If the global economic trends of the last six decades continue then in the next 18 months there will be a major recession among Western economies. Will this act as a catalyst or a brake to the commercial drone industry? It depends how fast the operational and regulatory foundations to beyond visual line of sight (BVLOS) commercial operations can be built in the key markets of North America, Europe and Pacific Rim countries. If this can be done quickly a global recession could be a catalyst to the commercial drone sector. After all, drones could shave around 60% of delivery costs and increase the operational effectiveness of first responders and infrastructure providers without adding much to their budget woes.
But at the moment the betting is 60:40 against a good outcome.
The recent events at London Gatwick airport will have underlined the drone industry’s threats, rather than opportunities, to many governments. For the next few months at least their focus will be containing the threats that drones pose to airports and public buildings rather than expanding their use. Good news for manufacturers of counter UAS systems and services, less good news for the commercial drone sector. It is the nature of most governments when faced with new technical and politically complex challenges to do absolutely nothing in response to warnings about an impending crisis and then massively overact after the crisis happens.
But Gatwick could be an opportunity as well as a threat. “This kind of incident is unprecedented anywhere in the world, the disruption of an airport in this way,” according to the UK’s Transport Secretary Chris Grayling. “There certainly isn’t a straightforward commercial off-the-shelf solution that automatically solves all problems.” Well, the same incident happened at Gatwick in July 2017 and there are quite a few possible commercial off-the-shelf counter-UAS systems that could have protected the airport – though a layered approach integrating several different systems from several different specialist manufacturers would be a preferable solution. And the government needs urgently to give authority to a security agency to disable the rogue drone in an appropriate manner. If the UK government effectively fast tracks technology acquisition to do just that and increases its own and the public’s confidence in the security of drone operations then some good might come of it after all.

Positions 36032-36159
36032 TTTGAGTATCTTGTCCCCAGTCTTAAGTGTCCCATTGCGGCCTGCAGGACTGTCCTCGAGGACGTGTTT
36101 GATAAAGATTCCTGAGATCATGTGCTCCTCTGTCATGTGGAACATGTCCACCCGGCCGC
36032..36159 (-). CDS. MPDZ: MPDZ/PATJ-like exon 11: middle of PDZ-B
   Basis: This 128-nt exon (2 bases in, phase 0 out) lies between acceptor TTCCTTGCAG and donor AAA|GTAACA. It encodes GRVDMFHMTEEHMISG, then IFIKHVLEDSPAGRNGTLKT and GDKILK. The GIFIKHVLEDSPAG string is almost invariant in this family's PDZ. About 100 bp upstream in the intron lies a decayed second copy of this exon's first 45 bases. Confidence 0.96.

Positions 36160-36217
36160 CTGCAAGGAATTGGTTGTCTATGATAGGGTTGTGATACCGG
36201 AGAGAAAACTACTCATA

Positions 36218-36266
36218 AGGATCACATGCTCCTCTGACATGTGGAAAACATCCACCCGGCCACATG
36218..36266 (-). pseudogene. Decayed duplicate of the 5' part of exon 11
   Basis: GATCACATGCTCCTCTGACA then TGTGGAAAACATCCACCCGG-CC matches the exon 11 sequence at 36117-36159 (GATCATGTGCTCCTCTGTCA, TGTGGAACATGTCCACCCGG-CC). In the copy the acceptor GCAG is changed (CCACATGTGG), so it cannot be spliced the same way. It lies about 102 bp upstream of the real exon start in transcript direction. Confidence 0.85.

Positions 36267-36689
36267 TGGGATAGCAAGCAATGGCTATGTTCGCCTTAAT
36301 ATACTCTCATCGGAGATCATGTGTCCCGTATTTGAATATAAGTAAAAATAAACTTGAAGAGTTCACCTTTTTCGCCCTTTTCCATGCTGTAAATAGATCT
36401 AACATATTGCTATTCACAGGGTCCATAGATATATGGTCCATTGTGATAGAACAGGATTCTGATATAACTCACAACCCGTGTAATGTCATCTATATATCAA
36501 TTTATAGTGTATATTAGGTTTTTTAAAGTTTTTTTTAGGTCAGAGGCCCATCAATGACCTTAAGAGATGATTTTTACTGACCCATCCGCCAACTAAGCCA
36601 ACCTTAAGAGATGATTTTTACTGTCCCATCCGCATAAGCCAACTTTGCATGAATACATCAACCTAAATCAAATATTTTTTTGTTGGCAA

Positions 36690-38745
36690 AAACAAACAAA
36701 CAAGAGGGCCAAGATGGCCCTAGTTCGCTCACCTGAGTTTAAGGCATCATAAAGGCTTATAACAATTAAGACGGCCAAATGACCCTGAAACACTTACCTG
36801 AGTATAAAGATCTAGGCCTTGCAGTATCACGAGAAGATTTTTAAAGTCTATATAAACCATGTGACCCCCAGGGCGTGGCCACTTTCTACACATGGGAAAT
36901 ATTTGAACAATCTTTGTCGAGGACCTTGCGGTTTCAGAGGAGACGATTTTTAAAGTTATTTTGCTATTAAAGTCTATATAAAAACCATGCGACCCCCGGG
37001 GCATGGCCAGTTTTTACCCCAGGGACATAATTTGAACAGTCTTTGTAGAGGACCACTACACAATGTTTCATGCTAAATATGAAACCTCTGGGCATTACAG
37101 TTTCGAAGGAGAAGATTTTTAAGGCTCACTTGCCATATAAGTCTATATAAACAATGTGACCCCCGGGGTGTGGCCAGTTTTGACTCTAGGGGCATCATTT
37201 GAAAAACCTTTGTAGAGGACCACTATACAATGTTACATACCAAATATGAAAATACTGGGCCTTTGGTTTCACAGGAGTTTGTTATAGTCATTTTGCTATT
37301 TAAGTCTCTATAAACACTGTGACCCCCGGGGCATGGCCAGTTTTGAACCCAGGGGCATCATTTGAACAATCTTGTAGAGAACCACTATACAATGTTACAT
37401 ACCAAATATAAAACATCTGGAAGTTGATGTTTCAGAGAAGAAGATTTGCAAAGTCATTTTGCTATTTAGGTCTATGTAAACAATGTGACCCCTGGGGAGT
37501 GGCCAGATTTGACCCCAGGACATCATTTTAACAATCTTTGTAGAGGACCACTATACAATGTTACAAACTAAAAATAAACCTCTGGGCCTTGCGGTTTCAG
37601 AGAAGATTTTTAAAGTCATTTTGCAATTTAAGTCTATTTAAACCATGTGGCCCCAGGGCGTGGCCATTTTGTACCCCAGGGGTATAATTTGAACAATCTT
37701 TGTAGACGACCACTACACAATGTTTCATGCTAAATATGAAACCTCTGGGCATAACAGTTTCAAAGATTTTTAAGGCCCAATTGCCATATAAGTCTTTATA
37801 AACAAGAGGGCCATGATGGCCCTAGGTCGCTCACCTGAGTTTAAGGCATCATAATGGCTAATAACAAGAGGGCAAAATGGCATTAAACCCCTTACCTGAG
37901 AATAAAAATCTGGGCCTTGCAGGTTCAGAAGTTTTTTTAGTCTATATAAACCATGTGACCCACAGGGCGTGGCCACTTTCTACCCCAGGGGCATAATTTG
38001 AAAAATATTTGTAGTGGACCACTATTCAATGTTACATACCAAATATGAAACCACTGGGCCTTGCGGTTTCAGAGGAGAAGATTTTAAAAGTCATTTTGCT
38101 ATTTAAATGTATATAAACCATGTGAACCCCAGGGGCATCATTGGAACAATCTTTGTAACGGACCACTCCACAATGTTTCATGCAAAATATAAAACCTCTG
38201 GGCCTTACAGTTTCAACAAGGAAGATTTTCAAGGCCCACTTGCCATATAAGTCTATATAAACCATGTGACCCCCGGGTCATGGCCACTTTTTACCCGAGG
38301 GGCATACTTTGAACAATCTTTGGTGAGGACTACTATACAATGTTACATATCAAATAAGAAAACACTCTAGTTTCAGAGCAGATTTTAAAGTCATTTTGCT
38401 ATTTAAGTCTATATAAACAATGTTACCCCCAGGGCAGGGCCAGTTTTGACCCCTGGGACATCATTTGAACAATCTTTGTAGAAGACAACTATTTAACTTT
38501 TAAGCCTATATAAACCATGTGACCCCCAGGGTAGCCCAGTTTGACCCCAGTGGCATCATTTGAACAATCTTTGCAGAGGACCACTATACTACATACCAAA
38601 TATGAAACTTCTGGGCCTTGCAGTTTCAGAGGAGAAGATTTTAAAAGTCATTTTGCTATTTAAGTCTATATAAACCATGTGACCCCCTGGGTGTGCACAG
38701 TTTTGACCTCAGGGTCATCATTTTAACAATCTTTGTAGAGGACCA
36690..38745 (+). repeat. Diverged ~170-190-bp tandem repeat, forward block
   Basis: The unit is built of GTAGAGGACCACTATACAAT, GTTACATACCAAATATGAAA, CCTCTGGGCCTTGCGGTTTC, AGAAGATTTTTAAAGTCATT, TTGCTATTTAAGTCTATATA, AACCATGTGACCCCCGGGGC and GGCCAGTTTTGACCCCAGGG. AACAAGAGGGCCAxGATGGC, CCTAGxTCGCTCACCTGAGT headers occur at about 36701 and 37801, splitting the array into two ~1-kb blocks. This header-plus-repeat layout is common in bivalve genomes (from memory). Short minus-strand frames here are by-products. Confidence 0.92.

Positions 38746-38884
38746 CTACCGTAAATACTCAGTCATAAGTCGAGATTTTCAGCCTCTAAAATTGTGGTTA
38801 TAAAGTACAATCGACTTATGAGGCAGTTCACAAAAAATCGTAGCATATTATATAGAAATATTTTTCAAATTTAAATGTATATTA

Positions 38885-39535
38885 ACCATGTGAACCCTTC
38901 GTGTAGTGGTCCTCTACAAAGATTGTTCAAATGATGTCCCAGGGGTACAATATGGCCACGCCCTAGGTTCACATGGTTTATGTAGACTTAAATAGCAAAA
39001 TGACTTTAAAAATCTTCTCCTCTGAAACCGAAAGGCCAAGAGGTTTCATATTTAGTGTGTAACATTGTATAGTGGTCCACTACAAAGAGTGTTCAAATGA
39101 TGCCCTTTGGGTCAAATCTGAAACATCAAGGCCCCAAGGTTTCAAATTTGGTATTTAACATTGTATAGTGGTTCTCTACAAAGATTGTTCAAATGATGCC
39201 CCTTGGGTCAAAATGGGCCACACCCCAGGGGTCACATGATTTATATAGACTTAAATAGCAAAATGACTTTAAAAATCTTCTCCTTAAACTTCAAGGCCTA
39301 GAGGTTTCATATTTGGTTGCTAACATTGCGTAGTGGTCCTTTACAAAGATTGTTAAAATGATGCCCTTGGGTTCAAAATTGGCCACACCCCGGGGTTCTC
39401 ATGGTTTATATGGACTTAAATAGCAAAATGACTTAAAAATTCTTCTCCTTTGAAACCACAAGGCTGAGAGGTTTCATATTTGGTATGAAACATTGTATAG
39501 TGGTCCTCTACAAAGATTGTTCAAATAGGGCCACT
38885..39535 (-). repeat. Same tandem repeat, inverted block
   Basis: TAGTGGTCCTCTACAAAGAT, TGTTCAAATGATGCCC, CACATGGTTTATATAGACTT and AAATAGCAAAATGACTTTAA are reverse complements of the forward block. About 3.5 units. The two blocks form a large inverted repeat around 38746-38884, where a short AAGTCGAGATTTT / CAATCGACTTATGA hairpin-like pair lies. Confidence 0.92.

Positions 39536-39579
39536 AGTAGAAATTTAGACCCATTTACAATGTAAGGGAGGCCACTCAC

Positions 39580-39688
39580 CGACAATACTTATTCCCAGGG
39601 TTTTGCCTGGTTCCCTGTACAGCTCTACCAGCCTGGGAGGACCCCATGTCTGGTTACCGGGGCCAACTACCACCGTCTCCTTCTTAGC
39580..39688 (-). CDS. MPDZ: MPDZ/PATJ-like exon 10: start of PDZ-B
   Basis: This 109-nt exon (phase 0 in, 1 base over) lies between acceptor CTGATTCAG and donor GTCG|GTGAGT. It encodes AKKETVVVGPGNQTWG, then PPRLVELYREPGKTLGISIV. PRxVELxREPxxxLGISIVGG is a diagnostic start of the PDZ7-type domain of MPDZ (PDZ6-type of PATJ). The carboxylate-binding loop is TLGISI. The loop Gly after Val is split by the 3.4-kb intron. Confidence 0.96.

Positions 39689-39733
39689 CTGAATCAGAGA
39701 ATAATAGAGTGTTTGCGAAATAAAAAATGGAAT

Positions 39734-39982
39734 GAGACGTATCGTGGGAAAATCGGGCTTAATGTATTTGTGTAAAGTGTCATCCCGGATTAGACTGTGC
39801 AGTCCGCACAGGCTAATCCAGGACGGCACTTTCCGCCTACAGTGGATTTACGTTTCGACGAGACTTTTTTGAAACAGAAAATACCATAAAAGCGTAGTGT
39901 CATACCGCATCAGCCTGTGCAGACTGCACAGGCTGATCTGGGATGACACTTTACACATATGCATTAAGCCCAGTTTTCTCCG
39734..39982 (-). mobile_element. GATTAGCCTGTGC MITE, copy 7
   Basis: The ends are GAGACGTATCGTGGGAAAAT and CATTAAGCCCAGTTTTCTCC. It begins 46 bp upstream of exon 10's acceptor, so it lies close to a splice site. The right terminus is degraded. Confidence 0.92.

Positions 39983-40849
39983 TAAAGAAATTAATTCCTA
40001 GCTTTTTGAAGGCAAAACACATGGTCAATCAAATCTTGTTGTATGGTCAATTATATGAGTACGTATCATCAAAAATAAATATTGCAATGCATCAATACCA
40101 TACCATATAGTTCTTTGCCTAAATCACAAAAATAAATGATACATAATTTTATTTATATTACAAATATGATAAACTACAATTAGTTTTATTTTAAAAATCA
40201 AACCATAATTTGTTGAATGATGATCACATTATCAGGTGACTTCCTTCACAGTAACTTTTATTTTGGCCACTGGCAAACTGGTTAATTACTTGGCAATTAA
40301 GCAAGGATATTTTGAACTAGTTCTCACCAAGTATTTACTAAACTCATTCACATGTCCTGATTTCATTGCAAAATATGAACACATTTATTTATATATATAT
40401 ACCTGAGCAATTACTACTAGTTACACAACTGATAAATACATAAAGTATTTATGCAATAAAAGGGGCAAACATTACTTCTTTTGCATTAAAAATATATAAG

The commercial drone sector needs all the help it can get – it is growing spasmodically but it is made up of thousands of very small companies making very small profits, if at all, and is therefore extremely vulnerable to a downturn in market demand. In the meantime there are over 30 UTM companies building, expanding, developing services for an air navigation service provider market which is at a very nascant stage and will not be commercially viable without BVLOS services. Whatever happens in the wider world, consolidation of the UTM sector is inevitable.
So is the commercial drone industry like the air taxi sector based on a new generation of personal jets which was entirely blown away by the 2008 economic collapse in the West? Not quite.
At least four countries in Europe and several other countries outside Europe are planning to introduce UTM systems to support commercial BVLOS operations in 2020, though these plans are vulnerable to further drone incursion events. Regulators such as ICAO, EASA and the FAA are, arguably, being unusually proactive in the way they are responding to the commercial industry’s pressure to fly drones further, sooner. EASA’s Amsterdam Drone Declaration (https://ec.europa.eu/transport/sites/transport/files/2018-drones-amsterdam-declaration.pdf) is a great example of this. The Amsterdam event was a magnificent piece of theatre and if the world and drone economies were at the start of the upward economic cycle it would have been a wonderful launch pad for the industry, in Europe, at least.
But that’s not where we are. If the commercial drone industry and its service sectors – including insurance and UTM – are to thrive during the coming long winter it may not have time to wait for new regulations. Instead, all sides of the industry – manufacturers, operators, UTM service providers, insurance companies – should concentrate on developing and improving risk assessment methodologies which will allow regulators to rubber stamp more BVLOS operations under current or imminent regulations. They should work collectively, closely and cleverly on this and the work should start now.